This Week in the American Civil War: October 12-18, 1864

MN150Logo_OL_FNLInformation courtesy of the

Minnesota Civil War Commemoration Task Force

(www.mncivilwar150.com and “Minnesota Civil War 150” on Facebook)

 

Major Highlights for the Week

Wednesday October 12, 1864

The Chief Justice of the United States Supreme Court, Robert Brooke Taney, died in Washington. Although criticized for many of his decisions, particularly the Dred Scott Decision, Taney remains one of the major figures in American jurisprudence.

Elements of Confederate Lieutenant General John Bell Hood’s forces skirmished with Federal Major General William T. Sherman’s troops at Resaca, La Fayette and near Rome, Georgia. Fighting also occurred at Greeneville, Tennessee and at Strasburg, Virginia, in the Shenandoah Valley in Virginia.

Federal Rear Admiral David Dixon Porter assumed command of the North Atlantic Blockading Squadron with the idea of reducing Fort Fisher near Wilmington, North Carolina. He relieved Acting Rear Admiral S.P. Lee.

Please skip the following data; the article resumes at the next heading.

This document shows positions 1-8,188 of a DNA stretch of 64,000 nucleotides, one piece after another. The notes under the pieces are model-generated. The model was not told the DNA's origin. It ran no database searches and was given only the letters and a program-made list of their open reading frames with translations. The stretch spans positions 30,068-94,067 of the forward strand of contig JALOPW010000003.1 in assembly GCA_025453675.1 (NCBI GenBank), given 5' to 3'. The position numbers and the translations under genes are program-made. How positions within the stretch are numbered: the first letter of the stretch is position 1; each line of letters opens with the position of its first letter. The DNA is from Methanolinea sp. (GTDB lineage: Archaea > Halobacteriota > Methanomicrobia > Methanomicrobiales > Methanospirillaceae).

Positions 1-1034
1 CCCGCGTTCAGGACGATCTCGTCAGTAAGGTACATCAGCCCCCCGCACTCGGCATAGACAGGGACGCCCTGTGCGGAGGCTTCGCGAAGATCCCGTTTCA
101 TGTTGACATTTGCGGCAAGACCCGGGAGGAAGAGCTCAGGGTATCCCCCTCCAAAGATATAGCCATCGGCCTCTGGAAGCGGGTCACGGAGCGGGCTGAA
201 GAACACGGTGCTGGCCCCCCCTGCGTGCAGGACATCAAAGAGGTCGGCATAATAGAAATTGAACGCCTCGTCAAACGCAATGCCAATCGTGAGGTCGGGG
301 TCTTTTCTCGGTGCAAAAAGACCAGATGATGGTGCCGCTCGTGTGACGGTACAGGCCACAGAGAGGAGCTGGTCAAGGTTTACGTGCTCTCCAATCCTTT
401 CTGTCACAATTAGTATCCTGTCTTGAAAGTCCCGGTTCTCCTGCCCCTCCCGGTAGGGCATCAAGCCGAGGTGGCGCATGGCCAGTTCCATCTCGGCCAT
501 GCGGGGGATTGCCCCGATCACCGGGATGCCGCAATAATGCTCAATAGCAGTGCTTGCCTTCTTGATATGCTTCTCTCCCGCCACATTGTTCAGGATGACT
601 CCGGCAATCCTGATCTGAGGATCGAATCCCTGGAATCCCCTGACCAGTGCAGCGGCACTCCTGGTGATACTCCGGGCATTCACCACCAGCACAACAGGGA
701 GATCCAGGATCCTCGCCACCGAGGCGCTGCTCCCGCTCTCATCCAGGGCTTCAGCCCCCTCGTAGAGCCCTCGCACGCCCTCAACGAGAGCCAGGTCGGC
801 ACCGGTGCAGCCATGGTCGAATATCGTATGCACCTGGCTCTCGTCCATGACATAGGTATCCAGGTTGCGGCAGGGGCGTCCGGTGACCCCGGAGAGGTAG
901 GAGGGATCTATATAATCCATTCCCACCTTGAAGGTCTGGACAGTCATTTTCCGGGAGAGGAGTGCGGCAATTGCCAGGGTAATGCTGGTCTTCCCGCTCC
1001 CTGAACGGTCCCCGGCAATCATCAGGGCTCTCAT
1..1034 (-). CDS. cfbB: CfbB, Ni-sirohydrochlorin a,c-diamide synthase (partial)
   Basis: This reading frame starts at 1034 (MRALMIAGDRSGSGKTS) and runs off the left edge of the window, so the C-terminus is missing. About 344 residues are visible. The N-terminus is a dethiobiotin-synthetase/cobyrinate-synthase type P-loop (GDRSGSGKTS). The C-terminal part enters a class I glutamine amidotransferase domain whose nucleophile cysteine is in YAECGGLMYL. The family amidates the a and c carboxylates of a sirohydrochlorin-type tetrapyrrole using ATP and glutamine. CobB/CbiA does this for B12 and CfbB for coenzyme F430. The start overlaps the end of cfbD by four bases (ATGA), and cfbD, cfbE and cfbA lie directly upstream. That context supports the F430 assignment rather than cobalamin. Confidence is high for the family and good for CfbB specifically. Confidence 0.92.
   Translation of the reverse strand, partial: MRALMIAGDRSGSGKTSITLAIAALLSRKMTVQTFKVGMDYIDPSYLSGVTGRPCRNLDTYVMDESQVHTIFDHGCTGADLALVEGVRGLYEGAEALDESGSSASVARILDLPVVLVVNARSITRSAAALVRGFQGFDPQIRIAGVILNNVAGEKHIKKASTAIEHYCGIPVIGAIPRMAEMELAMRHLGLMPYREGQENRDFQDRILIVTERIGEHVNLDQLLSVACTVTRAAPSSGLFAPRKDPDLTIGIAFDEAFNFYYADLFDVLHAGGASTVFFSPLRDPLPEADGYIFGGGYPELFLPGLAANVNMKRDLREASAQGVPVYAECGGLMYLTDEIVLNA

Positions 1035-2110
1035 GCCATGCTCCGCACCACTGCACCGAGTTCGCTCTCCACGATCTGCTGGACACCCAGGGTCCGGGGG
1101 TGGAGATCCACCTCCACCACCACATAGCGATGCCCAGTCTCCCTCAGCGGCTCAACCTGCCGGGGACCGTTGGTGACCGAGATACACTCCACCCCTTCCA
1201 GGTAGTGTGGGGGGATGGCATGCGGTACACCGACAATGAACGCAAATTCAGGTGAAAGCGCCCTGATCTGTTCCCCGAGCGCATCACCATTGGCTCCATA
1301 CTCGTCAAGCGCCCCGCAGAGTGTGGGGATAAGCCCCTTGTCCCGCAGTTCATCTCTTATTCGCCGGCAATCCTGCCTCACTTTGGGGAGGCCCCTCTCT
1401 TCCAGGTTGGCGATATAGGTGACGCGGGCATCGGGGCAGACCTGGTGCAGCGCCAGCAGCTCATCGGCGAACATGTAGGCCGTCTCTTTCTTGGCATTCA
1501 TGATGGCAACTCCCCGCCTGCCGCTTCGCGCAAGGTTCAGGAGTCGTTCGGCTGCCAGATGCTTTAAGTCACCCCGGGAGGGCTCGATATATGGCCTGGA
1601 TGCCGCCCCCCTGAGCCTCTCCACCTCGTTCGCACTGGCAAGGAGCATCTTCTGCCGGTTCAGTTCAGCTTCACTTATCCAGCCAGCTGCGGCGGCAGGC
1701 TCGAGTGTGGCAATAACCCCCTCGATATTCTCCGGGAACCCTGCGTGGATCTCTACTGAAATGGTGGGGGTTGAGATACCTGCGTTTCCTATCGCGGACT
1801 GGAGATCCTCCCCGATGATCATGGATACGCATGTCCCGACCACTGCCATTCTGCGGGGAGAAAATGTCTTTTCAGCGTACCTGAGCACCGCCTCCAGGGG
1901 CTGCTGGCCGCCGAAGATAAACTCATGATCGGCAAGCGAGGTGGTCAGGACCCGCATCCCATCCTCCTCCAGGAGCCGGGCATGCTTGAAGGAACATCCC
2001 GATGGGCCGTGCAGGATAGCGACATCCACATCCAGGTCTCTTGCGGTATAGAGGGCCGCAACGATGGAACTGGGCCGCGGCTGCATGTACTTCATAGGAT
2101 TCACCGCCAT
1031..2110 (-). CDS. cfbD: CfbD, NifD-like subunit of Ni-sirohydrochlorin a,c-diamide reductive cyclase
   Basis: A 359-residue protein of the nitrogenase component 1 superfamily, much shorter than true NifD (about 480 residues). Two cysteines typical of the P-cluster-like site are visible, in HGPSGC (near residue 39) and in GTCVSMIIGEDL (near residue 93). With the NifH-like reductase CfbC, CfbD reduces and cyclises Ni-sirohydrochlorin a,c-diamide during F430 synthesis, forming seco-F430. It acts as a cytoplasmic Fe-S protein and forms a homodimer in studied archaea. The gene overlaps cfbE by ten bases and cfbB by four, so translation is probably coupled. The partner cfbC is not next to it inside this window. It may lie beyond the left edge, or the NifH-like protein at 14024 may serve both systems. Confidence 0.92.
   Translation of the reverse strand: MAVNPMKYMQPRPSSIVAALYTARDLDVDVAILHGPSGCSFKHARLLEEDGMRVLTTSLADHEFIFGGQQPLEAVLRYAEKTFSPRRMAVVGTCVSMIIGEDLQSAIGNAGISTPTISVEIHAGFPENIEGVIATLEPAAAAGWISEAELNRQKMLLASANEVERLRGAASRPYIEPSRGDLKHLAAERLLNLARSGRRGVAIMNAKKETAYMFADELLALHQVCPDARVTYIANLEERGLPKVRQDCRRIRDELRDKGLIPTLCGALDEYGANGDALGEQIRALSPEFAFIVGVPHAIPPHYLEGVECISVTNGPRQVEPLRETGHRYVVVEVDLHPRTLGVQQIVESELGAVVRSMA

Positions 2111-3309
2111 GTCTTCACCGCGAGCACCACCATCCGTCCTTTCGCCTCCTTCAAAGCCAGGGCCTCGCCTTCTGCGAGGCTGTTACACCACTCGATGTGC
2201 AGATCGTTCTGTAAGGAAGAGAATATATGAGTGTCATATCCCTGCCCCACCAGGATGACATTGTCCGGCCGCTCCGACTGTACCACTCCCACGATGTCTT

Thursday October 13, 1864

Maryland voters adopted a new state constitution which included abolition of slavery. The vote was 30,174 in favor of the constitution with 29,799 opposed for a thin margin of only 375 votes.

Federal Major General William T. Sherman’s defenders in north Georgia held Recasa but Confederate Lieutenant General John Bell Hood’s troops seized the important railroad north to Tunnel Hill, including Dalton and Tilton, Georgia.

In Virginia, Confederate Lieutenant General Jubal Early’s troops were back on the line at Fisher’s Hill while Federal Major General Phil Sheridan’s force was at Cedar Creek.

Skirmishing broke out at Mullahla’s Station, Nebraska and at Elm Creek, Texas.